Working in Denmark

Working in Denmark: Taking sick leave

Working in Denmark: Taking sick leave
Not only are employees entitled to sick leave, many companies allow for taking time off if your child becomes ill. Photo: Colourbox
Illnesses can happen to anyone at any time. Human resources expert Nancy Rasmussen walks you through your rights and obligations when you are too sick to work.
Even when not feeling well, it may be hard to even think about taking time off work when you have impending deadlines. However, employees are entitled to take sick leave and it’s important to take care of yourself when you become ill. Here is some information on what to expect when you need to take time off due to illness. 
The rules around sick leave for salaried employees can be found in the Salaried Employees Act (Funktionærloven) and the Danish Sickness Benefits Act (Sygedagpengeloven). If you are a blue-collar worker, then sick leave would instead be granted according to the terms stated in your collective bargaining agreement and not these acts. 
You may think of illness traditionally as something physical, ranging from the flu to more serious conditions where you have to be hospitalized for treatment. In Denmark, mental or emotional illnesses are also recognized, such as depression or stress. The latter can be difficult to grasp, especially if you are a foreigner in Denmark and used to having more ‘stress’ at work in your home country. But if you are legitimately ill, then you can also go out on sick leave in these situations. You could be asked to provide proof of your illness from your doctor at any time. 
On your first day of illness, you should let your manager know that you are taking the day off and log it according to company procedures. This informs your employer (especially the payroll department) that you have taken a sick day, which is important for a couple of reasons. Your company has to pay you during sick leave, but if you are going to be out for more than 30 days, your company will be eligible for partial reimbursement by your municipality. It’s also important that there is a clear first day of illness logged, if it turns out to be a long illness.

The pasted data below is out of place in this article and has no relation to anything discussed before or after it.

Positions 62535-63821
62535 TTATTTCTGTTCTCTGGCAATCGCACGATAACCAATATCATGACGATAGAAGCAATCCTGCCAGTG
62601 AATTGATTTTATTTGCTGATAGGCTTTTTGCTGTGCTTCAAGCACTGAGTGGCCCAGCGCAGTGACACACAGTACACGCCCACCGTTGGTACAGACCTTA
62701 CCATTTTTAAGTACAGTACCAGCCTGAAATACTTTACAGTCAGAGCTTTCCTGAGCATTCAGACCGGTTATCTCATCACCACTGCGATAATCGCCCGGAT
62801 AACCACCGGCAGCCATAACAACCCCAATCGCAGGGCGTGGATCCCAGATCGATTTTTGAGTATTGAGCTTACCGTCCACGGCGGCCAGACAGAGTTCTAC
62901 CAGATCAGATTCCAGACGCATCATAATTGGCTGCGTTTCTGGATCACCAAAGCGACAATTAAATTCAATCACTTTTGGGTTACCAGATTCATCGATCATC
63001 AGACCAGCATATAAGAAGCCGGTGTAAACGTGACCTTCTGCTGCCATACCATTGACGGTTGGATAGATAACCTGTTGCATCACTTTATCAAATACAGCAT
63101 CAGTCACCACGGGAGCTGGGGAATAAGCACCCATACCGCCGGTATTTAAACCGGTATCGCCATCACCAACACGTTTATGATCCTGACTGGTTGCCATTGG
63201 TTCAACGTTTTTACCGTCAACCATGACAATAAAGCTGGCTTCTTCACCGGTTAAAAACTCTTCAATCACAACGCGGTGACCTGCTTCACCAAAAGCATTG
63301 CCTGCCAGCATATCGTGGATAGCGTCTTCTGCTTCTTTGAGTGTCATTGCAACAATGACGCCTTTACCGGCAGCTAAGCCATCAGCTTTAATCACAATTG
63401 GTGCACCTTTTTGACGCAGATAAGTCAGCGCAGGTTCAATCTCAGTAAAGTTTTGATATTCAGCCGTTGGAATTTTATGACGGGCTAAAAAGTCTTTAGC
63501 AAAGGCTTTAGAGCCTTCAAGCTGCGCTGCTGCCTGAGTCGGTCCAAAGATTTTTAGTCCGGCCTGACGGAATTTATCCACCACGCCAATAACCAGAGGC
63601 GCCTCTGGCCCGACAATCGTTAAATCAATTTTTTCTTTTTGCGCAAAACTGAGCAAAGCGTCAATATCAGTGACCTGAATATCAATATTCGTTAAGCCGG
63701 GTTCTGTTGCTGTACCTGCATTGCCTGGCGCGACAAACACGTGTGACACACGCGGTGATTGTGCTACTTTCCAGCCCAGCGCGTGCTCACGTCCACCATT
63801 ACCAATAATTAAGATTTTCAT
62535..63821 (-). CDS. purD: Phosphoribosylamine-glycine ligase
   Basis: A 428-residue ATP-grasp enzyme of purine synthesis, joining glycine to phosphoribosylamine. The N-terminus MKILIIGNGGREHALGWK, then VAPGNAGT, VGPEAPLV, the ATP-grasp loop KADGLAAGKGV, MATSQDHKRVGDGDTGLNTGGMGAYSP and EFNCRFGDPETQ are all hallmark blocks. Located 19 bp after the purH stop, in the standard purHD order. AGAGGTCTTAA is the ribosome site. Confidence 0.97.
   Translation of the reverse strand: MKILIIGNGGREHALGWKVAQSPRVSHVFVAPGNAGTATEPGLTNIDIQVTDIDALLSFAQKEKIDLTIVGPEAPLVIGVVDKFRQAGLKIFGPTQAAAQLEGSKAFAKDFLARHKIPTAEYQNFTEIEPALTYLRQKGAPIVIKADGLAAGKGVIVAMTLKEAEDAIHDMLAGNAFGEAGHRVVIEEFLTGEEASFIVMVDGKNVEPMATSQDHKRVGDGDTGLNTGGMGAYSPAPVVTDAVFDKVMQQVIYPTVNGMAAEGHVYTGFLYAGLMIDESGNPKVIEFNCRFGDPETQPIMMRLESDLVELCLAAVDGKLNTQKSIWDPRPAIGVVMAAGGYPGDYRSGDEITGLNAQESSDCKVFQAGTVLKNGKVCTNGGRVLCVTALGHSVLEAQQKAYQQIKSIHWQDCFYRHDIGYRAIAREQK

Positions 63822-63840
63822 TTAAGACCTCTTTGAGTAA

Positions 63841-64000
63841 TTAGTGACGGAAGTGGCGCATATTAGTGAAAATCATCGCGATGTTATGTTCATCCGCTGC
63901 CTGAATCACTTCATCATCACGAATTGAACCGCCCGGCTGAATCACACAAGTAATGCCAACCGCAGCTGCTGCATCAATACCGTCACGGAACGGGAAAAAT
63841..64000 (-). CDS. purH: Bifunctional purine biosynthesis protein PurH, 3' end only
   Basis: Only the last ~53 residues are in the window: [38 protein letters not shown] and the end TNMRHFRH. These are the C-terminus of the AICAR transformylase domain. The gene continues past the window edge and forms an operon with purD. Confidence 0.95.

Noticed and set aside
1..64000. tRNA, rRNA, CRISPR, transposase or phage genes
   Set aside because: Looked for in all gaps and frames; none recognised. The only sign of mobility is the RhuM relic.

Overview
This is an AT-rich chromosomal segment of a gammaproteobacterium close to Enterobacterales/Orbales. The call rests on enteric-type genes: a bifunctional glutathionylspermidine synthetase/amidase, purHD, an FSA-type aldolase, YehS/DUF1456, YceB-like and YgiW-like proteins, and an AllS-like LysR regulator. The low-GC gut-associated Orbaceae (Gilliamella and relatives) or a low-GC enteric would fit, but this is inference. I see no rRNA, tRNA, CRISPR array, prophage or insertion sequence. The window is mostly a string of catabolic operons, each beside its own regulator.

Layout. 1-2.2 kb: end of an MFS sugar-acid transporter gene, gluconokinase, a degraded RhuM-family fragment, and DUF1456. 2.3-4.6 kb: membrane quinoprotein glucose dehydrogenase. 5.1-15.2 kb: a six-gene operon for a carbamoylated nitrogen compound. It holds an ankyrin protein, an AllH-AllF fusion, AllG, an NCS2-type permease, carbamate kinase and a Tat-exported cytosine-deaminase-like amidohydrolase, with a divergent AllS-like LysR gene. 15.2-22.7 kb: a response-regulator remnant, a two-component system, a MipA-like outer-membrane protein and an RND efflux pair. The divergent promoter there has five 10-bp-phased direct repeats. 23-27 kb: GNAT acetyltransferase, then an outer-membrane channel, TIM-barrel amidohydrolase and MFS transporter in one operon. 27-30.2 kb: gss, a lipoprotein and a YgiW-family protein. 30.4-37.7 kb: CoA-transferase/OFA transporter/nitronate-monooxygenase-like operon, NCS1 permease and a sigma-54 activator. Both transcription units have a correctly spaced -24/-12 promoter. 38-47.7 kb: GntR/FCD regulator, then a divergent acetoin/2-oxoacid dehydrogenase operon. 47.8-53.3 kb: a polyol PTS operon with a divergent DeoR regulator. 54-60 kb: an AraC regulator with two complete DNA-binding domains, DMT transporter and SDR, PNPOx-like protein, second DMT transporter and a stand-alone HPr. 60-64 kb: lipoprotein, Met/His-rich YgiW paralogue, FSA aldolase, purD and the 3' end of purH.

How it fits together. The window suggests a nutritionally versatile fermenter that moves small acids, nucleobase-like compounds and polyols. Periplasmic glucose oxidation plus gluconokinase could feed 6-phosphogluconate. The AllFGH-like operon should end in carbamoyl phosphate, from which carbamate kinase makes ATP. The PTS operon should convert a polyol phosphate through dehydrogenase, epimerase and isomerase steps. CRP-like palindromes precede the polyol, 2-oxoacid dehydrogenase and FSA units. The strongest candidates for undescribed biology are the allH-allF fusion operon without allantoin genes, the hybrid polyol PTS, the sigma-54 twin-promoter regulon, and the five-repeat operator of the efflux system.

You don’t have to divulge the nature of your illness, but the company has the right to ask you for a ‘Fit for Work’ certificate. This applies to both short-term and long-term illnesses. This certificate is something that you would be asked to submit usually within two weeks of the request. You and your employer would fill out one part, and your doctor also has a part in the completion of the certificate.  The overall point is to evaluate how the illness has impacted your ability to perform your job duties.
If you end up taking a long period of sick leave, then your employer will contact you about conducting a sickness absence interview. This is a mandatory interview that has to be completed within four weeks from the first day of the illness. The employee is also obligated to attend, which can be in person or by phone, unless there are extenuating circumstances due to the nature of the illness.
The purpose of this interview is to talk to you about making a plan to come back to work. If you think that you will be on sick leave for more than right weeks, then the employer is entitled to ask you for a return-to-work plan. The terms of your return can be discussed and agreed upon, according to what makes sense in your situation. You could, for example, ask to return on a part-time basis at first and gradually work back up to full-time. 
Click for larger version:
Child’s first sick day
In addition to your own illnesses, many companies allow for taking time off if your child becomes ill.  This is referred to in Danish as barnets første sygedage. You’ll need to check if your company gives this benefit as it’s something that’s given through agreements with the company rather than legislation. The way the benefit generally works is that on the first day that the child is ill, parents can take the day off to care for their sick child, provided that the child is below a certain age (such as 18) and lives with the parent (or at least to a certain extent). Some companies also give a second child’s sick day, which works the same way, but it could be that the other parent stays home with the child on the second day. 
Nancy Rasmussen is currently employed as a Change Management Consultant, supporting IT projects. She has more than 12 years of experience within large, international companies. She writes this column in her free-time in connection with NemCV. This column is not affiliated with her current full-time employment. 
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